Tableau Data Catalog: Harvesting Tableau fields

Various field types grow in our Tableau content

  • the Data team, who wants to track the impact of the deletion (or edition) of a field for the calculated fields using it;
  • the Creators, to explore how a given calculated field is built.
Our Data Catalog harvesting Tableau fields, seen from the sky (Photo by Raland on Shutterstock)

Tableau fields are diverse

Understanding Tableau fields
  • a non-calculated data source field wraps into a PublishedDatasource. It directly connects to a column in an UpstreamTable linked to the PublishedDatasource, namely a UpstreamColumn. Example from the Sample-Superstore data source provided by Tableau Desktop: the « Customer Name » is a non-calculated data source field
  • a calculated data source field is computed with one or many non-calculated data source field(s) and/or other calculated data source field(s). It is useful for the data source’s creator, as it provides the users with a common calculated field directly hosted in the PublishedDatasource. The non-calculated fields used by calculated fields are named « upstream data source fields ». Example from the Sample — Superstore data source: « Profit Ratio » is a calculated data source field, computed with « Profit » and « Sales » (the upstream data source fields)
  • on the contrary, a workbook field doesn’t exist in a PublishedDatasource as it is created by a Creator user in a specific workbook. Thus, it is always a calculated field. Example from the Sample — Superstore data source: « Ship Month » is a calculated field we created in a workbook by extracting the month name from the « Ship Date » non-calculated data source field.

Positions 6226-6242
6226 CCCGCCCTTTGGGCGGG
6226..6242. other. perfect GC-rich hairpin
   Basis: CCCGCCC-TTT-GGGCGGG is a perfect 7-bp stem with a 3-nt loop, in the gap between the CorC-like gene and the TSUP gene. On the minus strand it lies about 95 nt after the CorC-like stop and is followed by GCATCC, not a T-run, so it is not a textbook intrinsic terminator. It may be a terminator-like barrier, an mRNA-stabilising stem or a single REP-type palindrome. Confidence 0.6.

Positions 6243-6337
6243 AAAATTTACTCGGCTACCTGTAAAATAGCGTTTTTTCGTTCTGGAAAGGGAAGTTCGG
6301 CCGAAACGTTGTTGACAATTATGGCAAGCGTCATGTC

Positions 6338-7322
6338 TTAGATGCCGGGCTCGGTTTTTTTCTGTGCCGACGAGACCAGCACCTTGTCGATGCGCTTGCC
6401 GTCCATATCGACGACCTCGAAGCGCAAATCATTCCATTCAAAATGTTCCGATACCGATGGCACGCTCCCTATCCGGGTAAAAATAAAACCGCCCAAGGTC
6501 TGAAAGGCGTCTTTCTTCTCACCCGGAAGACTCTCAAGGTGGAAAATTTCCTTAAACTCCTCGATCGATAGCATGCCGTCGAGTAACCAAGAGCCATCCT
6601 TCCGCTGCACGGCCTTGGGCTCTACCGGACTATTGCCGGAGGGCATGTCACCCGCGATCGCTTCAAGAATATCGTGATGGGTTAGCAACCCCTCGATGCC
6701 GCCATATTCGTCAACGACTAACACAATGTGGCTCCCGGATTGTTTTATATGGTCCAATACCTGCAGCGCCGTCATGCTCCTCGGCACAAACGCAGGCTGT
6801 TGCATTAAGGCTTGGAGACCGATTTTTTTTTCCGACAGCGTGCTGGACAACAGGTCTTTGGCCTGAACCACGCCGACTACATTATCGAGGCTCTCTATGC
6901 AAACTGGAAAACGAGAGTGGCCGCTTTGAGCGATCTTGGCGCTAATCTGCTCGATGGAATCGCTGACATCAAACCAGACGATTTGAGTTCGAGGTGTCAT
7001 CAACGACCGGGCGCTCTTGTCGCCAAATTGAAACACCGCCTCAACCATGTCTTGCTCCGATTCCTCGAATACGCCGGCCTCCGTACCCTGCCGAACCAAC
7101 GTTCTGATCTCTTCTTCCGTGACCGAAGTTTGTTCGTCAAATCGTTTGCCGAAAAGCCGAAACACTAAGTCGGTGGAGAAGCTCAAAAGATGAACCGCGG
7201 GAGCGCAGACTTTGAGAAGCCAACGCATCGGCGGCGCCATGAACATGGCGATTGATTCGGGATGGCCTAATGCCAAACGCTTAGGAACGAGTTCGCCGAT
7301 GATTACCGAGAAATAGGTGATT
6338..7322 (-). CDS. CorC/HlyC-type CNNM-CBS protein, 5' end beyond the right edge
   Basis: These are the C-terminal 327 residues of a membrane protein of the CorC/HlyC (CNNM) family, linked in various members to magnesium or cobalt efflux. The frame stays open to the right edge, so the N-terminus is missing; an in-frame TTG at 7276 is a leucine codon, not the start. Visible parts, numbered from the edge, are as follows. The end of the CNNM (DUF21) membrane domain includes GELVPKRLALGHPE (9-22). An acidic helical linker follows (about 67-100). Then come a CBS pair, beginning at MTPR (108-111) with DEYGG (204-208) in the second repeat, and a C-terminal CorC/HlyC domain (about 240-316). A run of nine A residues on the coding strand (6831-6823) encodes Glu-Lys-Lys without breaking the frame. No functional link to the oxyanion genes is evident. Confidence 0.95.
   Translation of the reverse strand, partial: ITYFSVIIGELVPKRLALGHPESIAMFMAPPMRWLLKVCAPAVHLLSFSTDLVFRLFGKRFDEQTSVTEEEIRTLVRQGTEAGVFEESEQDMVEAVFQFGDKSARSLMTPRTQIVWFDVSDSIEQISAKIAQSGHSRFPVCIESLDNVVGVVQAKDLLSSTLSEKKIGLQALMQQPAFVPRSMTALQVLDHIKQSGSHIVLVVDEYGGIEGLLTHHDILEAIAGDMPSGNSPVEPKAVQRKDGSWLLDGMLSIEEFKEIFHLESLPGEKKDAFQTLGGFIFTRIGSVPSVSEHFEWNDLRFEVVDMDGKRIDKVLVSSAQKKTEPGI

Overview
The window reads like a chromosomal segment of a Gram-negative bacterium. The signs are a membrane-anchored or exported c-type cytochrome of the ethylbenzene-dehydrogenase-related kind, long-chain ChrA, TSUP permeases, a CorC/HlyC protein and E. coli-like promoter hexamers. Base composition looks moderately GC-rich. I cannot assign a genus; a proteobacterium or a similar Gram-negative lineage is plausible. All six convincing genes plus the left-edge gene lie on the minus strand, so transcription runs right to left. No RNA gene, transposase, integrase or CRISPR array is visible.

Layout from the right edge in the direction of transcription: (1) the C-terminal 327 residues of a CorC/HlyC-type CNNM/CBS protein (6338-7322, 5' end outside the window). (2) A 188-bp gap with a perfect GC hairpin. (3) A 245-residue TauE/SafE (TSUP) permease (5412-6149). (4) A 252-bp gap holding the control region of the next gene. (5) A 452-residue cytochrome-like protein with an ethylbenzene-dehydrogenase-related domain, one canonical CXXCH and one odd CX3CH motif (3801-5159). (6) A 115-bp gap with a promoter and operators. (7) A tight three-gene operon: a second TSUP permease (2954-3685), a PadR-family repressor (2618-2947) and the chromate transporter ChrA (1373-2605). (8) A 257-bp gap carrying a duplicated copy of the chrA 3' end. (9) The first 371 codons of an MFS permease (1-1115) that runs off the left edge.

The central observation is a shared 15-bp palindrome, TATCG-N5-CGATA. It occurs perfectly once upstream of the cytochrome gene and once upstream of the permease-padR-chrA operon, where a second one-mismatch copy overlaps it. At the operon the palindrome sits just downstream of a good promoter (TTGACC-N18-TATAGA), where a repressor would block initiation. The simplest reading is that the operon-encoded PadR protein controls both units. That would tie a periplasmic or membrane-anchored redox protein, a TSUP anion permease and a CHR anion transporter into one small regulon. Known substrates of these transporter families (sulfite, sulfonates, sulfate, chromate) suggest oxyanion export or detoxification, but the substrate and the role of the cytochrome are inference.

Our hack

  • the “fields” field from the PublishedDatasource object allows us to collect information from all data source fields (calculated and non-calculated). We can distinguish between both types thanks to the “upstreamFields” field (if empty, it surely is a non-calculated field). Note that the “datasourceField” object from the API doesn’t have the same definition as our data source field (more info here);
  • calculatedField provides details about all CalculatedFields (from a data source or a workbook). We didn’t find a way to separate the two kinds of CalculatedFields.

The diagram

Playing with Tableau Metadata API

Let the show begin!

  • a member of the Data team wants to check if the fields’ definitions are consistent among the data sources
  • a Creator user would like to know the formula of a data source calculated field without having to connect to the data source
  • a member of the Data team would like to remove the field « Client Country » from a data source and know which calculated fields would be impacted
  • a Creator user wants to know in which published data sources they can find a field called « Number of Conversations »

What’s next?



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